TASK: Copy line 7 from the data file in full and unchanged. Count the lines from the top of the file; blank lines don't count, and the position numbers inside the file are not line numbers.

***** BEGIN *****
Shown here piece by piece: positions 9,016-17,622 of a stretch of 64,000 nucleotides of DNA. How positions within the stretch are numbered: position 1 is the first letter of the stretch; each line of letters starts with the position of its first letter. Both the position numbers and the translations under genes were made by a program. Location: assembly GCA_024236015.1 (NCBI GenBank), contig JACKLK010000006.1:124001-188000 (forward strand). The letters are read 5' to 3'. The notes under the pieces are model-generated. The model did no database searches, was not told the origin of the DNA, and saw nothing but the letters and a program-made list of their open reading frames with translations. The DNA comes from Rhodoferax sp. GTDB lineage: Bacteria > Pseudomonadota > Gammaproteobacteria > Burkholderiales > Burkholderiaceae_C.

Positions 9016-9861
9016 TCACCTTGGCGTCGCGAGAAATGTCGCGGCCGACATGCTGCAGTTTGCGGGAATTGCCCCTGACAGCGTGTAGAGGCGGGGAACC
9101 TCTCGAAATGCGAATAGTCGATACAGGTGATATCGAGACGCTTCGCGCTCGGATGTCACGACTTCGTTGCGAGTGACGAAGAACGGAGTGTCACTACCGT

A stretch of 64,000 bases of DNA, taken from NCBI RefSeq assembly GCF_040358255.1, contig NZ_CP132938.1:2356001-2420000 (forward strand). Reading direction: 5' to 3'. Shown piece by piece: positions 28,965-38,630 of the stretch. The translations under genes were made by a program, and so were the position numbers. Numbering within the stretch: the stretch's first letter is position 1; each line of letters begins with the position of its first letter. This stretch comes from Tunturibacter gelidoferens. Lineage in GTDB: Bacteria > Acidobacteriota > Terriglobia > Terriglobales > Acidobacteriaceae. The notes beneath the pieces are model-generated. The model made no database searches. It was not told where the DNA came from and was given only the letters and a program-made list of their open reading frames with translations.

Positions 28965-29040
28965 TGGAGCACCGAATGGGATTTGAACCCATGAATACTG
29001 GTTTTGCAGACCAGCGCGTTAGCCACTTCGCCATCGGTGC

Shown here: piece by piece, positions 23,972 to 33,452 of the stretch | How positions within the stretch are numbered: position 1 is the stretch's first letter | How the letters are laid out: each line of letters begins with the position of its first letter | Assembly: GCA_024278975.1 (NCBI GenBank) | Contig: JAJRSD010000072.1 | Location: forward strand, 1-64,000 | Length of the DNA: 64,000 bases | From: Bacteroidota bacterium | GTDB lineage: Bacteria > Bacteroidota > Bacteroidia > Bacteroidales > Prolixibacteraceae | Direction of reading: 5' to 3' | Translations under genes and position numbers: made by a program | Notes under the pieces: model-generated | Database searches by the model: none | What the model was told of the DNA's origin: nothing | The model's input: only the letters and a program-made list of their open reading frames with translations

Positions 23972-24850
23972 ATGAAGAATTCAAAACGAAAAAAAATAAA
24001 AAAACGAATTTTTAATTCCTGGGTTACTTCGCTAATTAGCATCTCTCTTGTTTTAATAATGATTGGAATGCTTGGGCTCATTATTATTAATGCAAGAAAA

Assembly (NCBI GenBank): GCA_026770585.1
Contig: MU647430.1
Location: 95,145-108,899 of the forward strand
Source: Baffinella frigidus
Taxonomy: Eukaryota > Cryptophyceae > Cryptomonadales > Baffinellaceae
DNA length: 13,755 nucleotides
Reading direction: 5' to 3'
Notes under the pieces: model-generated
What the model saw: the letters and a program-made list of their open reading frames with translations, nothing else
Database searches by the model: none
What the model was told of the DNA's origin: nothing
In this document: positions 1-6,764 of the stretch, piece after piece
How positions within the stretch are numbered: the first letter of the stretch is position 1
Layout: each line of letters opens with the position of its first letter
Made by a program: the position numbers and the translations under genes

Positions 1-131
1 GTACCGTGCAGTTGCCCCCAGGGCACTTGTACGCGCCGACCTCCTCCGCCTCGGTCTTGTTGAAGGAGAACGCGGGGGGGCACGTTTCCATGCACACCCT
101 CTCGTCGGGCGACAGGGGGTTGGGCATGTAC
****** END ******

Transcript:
28965 TGGAGCACCGAATGGGATTTGAACCCATGAATACTG